Voice from the Commonwealth Commentary, World Views and Occasional Rants from a small 'l' libertarian in Massachussetts
"If ye love wealth greater than liberty, the tranquility of servitude better than the animating contest for freedom, go home and leave us in peace. We seek not your council nor your arms. Crouch down and lick the hand that feeds you, and may posterity forget that ye were our countrymen." - Samuel Adams
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One Briton knows from cruel experience how President Saddam Hussein can make the innocent suffer when he is cornered. Tony Barlow, 63, a hotel general manager, was held as a human shield for four months at an Iraqi nuclear weapons factory during the last Gulf conflict.
He recalls the first days of that August invasion, being woken by a friend before dawn to be told that soldiers were crawling all over the city centre. By the time he reached his hotel, a contingent of Iraqi conscripts was barricading the entrance, looking as scared as he was and bemused as to where exactly they were.
Mr Barlow offered them water and then plates of food, saying: “I didn’t think it prudent to ask men with AK47s to pay for their lunch.”
The mood changed abruptly when an Iraqi officer strode into the hotel reception brandishing a pearl-handled Kalashnikov rifle and told Mr Barlow to summon all his Western guests to join them and surrender their passports. “We were told we were being taken to a place of safety, but he would not say where or for how long,” Mr Barlow said.
Mr Barlow’s wife, Pauline, and his son, Julian, who was on holiday from university in Britain, were herded on to buses with all the hotel’s European and American guests. As they were driven out of the city, he peeked round the curtains drawn across the windows and witnessed for the first time how complete the Iraqi takeover of his adopted city had been. He saw that the looting had begun, with one Iraqi military convoy heading back to their own border in a procession of expensive cars as well as a luxury yacht loaded on to a tank transporter.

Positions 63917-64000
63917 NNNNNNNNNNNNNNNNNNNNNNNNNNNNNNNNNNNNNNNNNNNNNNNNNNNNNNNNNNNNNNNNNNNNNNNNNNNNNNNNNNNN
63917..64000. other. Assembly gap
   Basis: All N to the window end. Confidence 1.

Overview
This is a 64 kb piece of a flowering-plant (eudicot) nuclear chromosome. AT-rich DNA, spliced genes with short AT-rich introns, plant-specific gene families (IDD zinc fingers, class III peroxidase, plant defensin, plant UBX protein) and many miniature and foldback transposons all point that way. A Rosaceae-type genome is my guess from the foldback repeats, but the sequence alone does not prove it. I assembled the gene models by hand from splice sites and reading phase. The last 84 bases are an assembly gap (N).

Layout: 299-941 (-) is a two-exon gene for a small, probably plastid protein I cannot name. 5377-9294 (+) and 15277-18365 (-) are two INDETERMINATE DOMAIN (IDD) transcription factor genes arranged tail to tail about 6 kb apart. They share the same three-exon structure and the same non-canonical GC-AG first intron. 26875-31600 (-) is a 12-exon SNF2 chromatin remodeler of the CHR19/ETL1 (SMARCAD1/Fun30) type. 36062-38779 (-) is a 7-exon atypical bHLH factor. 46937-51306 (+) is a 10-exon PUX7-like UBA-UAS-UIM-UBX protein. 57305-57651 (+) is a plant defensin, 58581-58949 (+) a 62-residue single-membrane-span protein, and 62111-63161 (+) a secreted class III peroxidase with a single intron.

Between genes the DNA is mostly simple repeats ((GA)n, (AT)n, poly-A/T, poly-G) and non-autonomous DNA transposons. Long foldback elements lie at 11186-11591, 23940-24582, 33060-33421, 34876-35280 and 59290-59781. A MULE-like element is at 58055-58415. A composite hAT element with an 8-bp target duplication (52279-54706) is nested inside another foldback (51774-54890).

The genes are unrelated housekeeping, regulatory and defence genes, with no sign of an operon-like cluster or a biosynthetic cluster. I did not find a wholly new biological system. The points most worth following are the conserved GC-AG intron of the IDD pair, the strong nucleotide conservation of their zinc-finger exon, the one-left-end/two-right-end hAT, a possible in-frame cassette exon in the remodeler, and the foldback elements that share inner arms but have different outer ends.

The Messilah Beach hostages were taken first to the southern Iraqi city of Basra, which is expected to be the first major target for capture by the allied armies this time. From there, they were marched to a train for a ten-hour journey to Baghdad, where the captives were billetted in one of the city’s main hotels. “It was such a bizarre sight, with us under house arrest at the hotel and locked in our rooms and yet we could see Britons who lived in Baghdad turning up in shorts to play on the tennis courts.”
After five days, a group of hostages, including the Barlows, were driven into the desert to what looked like an engineering factory at Tarmiyah.
They did not know then that the buildings were being secretly used as an uranium-enriching plant for Saddam’s nuclear weapons programme. The allies would discover that only when the factory was hit by mistake by US jets and its true purpose was revealed.
The Tarmiyah factory would be Mr Barlow’s prison for the next four months. “We would discuss escape plans, as if we were in Colditz, but we hadn’t a prayer of getting out of there,” he said. Corrugated iron was nailed across the windows of the floor of the factory that they had to use as a dormitory. “In the end, we just wanted the allies to bomb the bloody place and get it over with and we would take our chances.”
Mr Barlow was one of the last hostages to be released, in November 1990, and flown home to Britain. In April 1991 he was on the first commercial flight back to Kuwait City, where he has lived for 27 years, to find what little remained of his hotel. “It was a bit of a mess,” he says, showing photographs of buildings that had been bulldozed and rooms set on fire by the Iraqis. His next two years were spent rebuilding the hotel.
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